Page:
The whole population of this vast province in its present state is, with the exception of a few Spanish parishes, scattered on the banks of the Lower Orinoco, and subject to two monastic governments. Estimating the number of the inhabitants of Guiana, who do not live in savage independence, at thirty-five thousand, we find nearly twenty-four thousand settled in the missions, and thus withdrawn as it were from the direct influence of the secular arm. At the period of my voyage, the territory of the Observantin monks of St. Francis contained seven thousand three hundred inhabitants, and that of the Capuchinos Catalanes seventeen thousand; an astonishing disproportion, when we reflect on the smallness of the latter territory compared to the vast banks of the Upper Orinoco, the Atabapo, the Cassiquiare and the Rio Negro. It results from these statements that nearly two-thirds of the population of a province of sixteen thousand eight hundred square leagues are found concentrated between the Rio Imataca and the town of Santo Thome del Angostura, on a space of ground only fifty-five leagues in length, and thirty in breadth. Both of these monastic governments are equally inaccessible to Whites, and form status in statu. The first, that of the Observantins, I have described from my own observations; it remains for me to record here the notions I could procure respecting the second of these governments, that of the Catalonian Capuchins. Fatal civil dissensions and epidemic fevers have of late years diminished the long-increasing prosperity of the missions of the Carony; but, notwithstanding these losses, the region which we are going to examine is still highly interesting with respect to political economy.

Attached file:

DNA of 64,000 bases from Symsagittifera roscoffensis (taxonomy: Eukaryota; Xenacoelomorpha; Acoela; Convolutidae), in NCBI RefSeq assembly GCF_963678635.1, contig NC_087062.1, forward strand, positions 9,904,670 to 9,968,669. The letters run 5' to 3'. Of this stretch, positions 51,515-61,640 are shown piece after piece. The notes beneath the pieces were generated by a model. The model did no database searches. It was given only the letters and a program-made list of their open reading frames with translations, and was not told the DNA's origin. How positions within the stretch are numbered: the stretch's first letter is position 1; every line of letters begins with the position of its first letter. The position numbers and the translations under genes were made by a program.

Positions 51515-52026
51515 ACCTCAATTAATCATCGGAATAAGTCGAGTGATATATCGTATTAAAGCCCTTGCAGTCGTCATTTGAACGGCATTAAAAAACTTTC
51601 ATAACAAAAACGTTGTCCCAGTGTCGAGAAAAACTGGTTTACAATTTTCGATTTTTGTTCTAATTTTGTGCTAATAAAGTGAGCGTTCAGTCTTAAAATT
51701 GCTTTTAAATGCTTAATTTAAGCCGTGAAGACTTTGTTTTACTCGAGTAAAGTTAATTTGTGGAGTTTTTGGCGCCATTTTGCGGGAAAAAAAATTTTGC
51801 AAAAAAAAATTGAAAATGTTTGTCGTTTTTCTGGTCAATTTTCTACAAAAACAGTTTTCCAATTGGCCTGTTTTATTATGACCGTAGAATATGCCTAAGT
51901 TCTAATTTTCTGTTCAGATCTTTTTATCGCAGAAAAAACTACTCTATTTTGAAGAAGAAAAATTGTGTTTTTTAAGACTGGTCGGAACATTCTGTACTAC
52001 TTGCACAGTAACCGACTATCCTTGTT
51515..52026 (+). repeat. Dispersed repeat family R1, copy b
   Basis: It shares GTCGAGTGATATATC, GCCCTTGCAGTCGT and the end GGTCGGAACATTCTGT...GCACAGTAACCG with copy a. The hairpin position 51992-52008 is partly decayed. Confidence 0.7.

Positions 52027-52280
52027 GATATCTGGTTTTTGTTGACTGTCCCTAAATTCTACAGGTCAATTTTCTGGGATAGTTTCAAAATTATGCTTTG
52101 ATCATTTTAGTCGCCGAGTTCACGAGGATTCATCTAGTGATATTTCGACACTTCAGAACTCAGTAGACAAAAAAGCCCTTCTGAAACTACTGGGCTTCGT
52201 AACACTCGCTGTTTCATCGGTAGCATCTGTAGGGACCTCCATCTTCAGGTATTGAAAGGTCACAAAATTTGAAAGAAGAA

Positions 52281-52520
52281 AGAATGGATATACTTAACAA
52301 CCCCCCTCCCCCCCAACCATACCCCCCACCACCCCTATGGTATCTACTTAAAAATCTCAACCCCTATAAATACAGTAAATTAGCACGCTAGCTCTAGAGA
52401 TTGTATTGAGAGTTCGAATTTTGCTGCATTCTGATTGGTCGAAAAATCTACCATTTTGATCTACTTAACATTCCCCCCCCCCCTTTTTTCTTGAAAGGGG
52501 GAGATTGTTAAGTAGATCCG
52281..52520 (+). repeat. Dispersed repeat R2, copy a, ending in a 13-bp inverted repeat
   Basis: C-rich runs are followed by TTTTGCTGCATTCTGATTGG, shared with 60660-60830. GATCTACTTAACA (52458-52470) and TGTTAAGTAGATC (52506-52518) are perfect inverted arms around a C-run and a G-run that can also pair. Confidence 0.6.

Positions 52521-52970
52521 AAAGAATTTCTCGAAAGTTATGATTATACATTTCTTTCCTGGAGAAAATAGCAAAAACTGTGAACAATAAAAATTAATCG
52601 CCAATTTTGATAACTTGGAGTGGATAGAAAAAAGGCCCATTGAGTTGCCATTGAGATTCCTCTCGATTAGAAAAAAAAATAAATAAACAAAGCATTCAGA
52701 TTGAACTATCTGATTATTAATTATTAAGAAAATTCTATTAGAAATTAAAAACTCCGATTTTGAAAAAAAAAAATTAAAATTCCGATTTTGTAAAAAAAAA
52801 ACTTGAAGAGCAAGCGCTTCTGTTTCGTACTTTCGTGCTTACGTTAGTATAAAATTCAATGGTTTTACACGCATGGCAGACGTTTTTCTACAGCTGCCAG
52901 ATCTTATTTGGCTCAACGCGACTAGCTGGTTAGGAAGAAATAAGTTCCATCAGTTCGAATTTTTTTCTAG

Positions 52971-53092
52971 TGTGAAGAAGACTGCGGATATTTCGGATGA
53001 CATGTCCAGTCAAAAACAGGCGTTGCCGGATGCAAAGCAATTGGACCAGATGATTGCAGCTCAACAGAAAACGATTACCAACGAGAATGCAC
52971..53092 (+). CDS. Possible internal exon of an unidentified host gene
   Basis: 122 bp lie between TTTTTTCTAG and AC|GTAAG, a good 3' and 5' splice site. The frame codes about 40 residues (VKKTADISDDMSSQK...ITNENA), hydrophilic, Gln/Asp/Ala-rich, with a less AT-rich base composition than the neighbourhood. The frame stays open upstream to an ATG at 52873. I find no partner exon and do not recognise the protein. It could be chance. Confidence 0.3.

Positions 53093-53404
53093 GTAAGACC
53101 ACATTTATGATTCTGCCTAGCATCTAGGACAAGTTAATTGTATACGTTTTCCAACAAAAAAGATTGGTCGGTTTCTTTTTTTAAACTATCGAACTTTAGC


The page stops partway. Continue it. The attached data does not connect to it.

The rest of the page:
The missions of the Catalonian Capuchins, which in 1804 contained at least sixty thousand head of cattle grazing in the savannahs, extend from the eastern banks of the Carony and the Paragua as far as the banks of the Imataca, the Curumu, and the Cuyuni; at the south-east they border on English Guiana, or the colony of Essequibo; and toward the south, in going up the desert banks of the Paragua and the Paraguamasi, and crossing the Cordillera of Pacaraimo, they touch the Portuguese settlements on the Rio Branco. The whole of this country is open, full of fine savannahs, and no way resembling that through which we passed on the Upper Orinoco. The forests become impenetrable only on advancing toward the south; on the north are meadows intersected with woody hills. The most picturesque scenes lie near the falls of the Carony, and in that chain of mountains, two hundred and fifty toises high, which separates the tributary streams of the Orinoco from those of the Cuyuni. There are situate the Villa de Upata,* the capital of the missions, Santa Maria, and Cupapui. (* Founded in 1762. Population in 1797, 657 souls; in 1803, 769 souls. The most populous villages of these missions, Alta Gracia, Cupapui, Santa Rosa de Cura, and Guri, had between 600 and 900 inhabitants in 1797; but in 1818 epidemic fevers diminished the population more than a third. In some missions these diseases have swept away nearly half of the inhabitants.) Small table-lands afford a healthy and temperate climate. Cacao, rice, cotton, indigo, and sugar grow in abundance wherever a virgin soil, covered with a thick coat of grasses, is subjected to cultivation. The first Christian settlements in those countries are not, I believe, of an earlier date than 1721. The elements of which the present population is composed are the three Indian races of the Guayanos, the Caribs and the Guaycas. The last are a people of mountaineers and are far from being so diminutive in size as the Guaycas whom we found at Esmeralda. It is difficult to fix them to the soil; and the three most modern missions in which they have been collected, those of Cura, Curucuy, and Arechica, are already destroyed. The Guayanos, who early in the sixteenth century gave their name to the whole of that vast province, are less intelligent but milder; and more easy, if not to civilize, at least to subjugate, than the Caribs. Their language appears to belong to the great branch of the Caribbee and Tamanac tongues. It displays the same analogies of roots and grammatical forms, which are observed between the Sanscrit, the Persian, the Greek, and the German. It is not easy to fix the forms of what is indefinite by its nature; and to agree on the differences which should be admitted between dialects, derivative languages and mother-tongues. The Jesuits of Paraguay have made known to us another tribe of Guayanos* in the southern hemisphere, living in the thick forests of Parana. (* They are also called Guananas, or Gualachas.) Though it cannot be denied in general that in consequence of distant migrations,* (* Like the celebrated migrations of the Omaguas, or Omeguas.) the nations that are settled north and south of the Amazon have had communications with each other, I will not decide whether the Guayanos of Parana and of Uruguay exhibit any other relation to those of Carony, than that of an homonomy, which is perhaps only accidental.